What is in great need is the picture of the future, an outlook of possibilities, scenarios, and adequate solutions. The conflict in Syria is unfolding in ways unknown, and our duty is to look into the eye of the storm and make sense of what is to come.

The remapping of the region and the prospect of a new Kurdish state sets the security of the Armenian Diaspora in the Middle East and Armenia’s national security on totally new premises. The entire area is a patchwork of sectarian and ethnic enclaves that has seen bursts of religiously motivated violence many times before. That violence could reach us, directly or indirectly. The obvious question, then, that we need to ask ourselves is: Do we, as a collective, as a nation, have any chance to become a player on the ground while the new security order is being engineered? What we have to realize, and act in accordance of, is that the new order could be enticed in spite of us, and to our detriment.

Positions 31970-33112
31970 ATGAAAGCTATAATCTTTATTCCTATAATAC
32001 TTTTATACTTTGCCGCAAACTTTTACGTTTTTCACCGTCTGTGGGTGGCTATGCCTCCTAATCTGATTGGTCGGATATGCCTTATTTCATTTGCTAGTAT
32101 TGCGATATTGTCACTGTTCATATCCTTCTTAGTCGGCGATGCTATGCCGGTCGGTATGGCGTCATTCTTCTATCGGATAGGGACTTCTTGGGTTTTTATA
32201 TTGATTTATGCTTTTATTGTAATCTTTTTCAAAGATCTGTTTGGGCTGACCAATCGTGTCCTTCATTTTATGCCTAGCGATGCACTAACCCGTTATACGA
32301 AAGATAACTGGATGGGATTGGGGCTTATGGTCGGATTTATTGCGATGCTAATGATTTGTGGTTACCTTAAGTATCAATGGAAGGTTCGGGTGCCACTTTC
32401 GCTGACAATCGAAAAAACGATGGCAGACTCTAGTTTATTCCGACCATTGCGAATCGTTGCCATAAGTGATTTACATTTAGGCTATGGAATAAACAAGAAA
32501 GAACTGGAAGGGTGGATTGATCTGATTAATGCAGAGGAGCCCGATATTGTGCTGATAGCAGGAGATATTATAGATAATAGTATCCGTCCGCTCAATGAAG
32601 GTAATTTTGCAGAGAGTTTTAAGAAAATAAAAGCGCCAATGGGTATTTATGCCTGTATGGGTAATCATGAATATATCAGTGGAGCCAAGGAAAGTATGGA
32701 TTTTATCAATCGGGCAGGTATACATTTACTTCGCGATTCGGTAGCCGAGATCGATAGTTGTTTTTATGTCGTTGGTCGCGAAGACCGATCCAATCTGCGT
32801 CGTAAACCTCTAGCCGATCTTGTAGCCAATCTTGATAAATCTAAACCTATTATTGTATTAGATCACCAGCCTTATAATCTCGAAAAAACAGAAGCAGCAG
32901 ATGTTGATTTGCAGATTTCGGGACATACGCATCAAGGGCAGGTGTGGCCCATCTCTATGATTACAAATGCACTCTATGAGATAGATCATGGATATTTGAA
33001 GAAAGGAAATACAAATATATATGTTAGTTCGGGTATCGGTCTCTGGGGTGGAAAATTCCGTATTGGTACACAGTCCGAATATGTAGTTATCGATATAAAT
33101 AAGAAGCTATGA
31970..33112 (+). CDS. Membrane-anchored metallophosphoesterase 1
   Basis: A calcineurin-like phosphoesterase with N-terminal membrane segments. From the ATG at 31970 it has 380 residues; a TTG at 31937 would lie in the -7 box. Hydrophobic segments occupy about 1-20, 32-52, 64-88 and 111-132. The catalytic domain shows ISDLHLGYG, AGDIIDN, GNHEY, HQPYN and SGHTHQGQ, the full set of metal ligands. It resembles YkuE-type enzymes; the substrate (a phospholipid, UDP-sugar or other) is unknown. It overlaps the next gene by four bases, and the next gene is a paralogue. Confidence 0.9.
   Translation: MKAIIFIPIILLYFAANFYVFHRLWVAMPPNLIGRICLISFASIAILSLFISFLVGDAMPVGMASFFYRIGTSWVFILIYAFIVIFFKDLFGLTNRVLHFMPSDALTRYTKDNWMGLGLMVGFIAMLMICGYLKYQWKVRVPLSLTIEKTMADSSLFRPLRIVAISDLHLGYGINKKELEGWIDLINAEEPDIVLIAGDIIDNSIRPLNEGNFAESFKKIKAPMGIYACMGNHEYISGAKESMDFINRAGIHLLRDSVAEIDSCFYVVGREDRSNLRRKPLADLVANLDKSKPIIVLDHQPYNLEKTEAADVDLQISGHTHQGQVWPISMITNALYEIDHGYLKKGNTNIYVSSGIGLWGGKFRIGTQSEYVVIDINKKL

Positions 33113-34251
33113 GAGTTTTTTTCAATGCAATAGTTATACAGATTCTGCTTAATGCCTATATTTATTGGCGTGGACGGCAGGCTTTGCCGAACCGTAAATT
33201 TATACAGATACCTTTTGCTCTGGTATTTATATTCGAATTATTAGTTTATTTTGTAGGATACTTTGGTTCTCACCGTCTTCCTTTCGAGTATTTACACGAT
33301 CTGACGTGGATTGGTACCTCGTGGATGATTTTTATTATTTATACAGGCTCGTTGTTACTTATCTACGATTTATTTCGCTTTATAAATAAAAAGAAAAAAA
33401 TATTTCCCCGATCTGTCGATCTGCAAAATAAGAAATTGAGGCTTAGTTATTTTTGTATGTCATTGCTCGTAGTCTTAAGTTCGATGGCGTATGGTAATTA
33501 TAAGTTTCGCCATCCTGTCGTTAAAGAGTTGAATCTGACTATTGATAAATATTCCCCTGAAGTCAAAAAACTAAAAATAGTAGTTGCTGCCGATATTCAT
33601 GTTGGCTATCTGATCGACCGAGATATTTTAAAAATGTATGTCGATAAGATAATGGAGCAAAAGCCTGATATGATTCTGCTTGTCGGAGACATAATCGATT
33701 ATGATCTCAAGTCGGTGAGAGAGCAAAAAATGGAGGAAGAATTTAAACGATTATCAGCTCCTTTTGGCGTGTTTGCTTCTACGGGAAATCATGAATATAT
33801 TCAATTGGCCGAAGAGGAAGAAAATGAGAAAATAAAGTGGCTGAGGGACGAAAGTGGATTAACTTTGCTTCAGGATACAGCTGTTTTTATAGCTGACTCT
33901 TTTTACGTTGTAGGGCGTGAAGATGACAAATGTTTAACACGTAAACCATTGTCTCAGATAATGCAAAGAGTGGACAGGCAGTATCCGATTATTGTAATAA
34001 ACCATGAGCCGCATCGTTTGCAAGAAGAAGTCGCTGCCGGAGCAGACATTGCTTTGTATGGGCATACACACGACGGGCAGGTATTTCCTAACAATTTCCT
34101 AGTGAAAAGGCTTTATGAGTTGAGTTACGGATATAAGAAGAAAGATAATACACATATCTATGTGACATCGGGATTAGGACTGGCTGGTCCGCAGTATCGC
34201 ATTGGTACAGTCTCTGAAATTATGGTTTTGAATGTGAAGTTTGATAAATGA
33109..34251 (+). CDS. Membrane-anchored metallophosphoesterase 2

Questions such as “Will the Kurds in Syria be allowed to break away, as they were allowed to do in Northern Iraq?” ceases to be just a mental exercise.

What are the implications of the obvious trend of the empowerment of Kurds?